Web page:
• SIZE: 12″ X 28″
  • COMPLETION: 2011

Description

In this body of work the diptych is used to create a dynamic photographic relationship between images of places that have strong stereotypical connotations in popular culture. In the case of Neighbors, I juxtaposed images of Las Vegas and the Grand Canyon as a means to create a photographic dialogue that plays on mediated stereotypes of beauty and nature.

Trans: a pop sex project

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Trans No.1

Trans No.1 and 2

 

  • TITLE: Trans No.1 and 2
  • MEDIUM: Digital Photography
  • COMPLETION: 2011

The “Trans” series is base on historical imagery recovered from and related to the Institute for Sexual Science founded in Berlin in 1919 by physician Dr. Magnus Hirschfeld. The institute was pillaged and destroyed by the Nazis in 1933. In both my contemporary portraits and Hirschfeld’s historical photographs, the viewer is challenged to rethink assumptions about gender dimorphism. Yet while the contemporary imagery highlights, intimacy, sexual display, performance, and self-exploration, Hirschfeld historical imagery was attempting to create scientific distance and provide evidence for his theory of distinct sexual types.  I believe that the conversation produced out of the contrast between these two views presented as diptychs can provoke fruitful discussion and insights into both the historical and the present-day understanding of sexuality and its public display.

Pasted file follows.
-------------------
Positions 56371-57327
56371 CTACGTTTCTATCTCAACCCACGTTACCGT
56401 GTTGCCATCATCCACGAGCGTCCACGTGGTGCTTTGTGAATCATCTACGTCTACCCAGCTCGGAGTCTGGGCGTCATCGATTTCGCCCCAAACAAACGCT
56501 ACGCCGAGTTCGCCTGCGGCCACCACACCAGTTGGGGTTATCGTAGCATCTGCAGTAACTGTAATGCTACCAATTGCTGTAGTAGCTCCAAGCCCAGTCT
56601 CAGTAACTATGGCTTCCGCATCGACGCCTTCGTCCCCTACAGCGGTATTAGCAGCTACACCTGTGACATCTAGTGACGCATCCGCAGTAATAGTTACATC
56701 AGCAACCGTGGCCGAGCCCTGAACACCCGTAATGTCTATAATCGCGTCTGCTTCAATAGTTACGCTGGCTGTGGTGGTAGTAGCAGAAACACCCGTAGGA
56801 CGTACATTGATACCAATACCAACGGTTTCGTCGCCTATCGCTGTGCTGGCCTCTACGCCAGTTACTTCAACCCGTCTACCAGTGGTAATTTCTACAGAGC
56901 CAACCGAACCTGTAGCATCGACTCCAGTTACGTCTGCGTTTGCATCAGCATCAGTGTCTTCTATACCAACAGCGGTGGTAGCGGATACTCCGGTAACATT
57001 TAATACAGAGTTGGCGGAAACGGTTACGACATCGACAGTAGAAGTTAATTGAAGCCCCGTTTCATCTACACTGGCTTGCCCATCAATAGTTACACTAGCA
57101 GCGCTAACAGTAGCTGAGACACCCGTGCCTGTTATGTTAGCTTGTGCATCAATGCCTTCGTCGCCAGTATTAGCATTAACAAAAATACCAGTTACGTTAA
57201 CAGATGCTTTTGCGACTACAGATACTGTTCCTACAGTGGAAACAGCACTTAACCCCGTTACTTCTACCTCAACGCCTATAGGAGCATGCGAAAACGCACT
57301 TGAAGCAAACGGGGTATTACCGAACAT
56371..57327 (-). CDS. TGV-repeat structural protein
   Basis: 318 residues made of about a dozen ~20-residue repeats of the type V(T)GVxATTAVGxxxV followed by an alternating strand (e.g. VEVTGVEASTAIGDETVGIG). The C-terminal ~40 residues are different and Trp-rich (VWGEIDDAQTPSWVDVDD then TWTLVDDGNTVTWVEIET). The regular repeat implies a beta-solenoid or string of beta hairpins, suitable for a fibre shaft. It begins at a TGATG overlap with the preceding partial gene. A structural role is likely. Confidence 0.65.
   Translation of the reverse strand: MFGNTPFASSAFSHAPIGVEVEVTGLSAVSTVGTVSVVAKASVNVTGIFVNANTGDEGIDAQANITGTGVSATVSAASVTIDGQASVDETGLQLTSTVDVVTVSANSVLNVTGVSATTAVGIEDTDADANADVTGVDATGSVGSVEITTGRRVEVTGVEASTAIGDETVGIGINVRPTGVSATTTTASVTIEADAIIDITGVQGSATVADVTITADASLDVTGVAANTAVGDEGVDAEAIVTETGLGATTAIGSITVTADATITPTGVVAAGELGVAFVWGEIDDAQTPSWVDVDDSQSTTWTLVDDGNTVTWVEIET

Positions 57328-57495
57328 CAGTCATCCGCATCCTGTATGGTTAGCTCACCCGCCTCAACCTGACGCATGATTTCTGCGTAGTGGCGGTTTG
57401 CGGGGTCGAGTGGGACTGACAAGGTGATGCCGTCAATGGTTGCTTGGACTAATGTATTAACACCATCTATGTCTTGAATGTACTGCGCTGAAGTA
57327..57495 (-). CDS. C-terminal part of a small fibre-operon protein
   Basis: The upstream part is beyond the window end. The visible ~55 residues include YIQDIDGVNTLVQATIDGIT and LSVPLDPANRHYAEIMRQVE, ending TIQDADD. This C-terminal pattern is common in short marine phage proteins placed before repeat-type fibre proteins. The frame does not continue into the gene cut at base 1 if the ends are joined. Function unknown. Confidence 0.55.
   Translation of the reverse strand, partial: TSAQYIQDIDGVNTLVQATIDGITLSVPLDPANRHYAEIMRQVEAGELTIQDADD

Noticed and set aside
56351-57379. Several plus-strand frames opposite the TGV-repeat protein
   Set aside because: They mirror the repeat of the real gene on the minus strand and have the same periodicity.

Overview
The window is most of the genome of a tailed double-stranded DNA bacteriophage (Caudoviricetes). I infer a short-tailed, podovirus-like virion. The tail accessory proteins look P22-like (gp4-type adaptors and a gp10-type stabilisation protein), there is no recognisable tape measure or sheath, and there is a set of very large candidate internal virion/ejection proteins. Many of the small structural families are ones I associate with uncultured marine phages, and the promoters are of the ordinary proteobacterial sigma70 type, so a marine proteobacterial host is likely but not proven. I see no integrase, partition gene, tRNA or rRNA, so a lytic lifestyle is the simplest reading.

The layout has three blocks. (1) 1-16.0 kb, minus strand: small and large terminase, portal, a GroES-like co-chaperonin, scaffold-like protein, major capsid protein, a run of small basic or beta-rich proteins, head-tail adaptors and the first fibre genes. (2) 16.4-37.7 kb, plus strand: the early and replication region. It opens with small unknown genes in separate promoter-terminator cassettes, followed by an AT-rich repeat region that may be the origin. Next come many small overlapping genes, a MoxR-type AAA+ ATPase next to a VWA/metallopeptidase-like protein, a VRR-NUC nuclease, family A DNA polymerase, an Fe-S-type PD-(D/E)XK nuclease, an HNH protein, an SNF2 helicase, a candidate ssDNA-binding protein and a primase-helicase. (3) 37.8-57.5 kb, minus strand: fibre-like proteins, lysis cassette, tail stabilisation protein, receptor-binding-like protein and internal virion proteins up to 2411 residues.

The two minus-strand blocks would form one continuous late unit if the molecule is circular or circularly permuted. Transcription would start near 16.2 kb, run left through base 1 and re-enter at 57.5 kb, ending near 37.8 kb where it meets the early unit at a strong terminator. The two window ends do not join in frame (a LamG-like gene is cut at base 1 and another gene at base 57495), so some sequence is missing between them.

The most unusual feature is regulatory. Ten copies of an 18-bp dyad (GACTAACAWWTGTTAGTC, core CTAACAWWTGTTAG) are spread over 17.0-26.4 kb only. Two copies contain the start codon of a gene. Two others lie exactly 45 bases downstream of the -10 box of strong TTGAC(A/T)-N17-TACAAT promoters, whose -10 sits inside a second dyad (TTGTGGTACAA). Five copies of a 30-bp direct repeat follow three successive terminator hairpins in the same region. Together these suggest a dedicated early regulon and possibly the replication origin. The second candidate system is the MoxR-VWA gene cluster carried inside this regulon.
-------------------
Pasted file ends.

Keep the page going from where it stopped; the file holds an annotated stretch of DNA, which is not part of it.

Seraph

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Seraph #4

Seraph #4

  • TITLE: Seraph #4
  • MEDIUM: Digital Photography
  • COMPLETION: Work in Progress

The Seraph series is a work that explores the contemporary mediated representation of early Christian faith and mythology in digital photography.

What I will always be

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What I will always be: The Fox

What I will always be: The Fox

  • TITLE: What I will always be: The Fox
  • MEDIUM: Digital Photography and Printing
  • SIZE: Digital Print 40″ x 60″ mounted on aluminum
  • COMPLETION: 2008

Description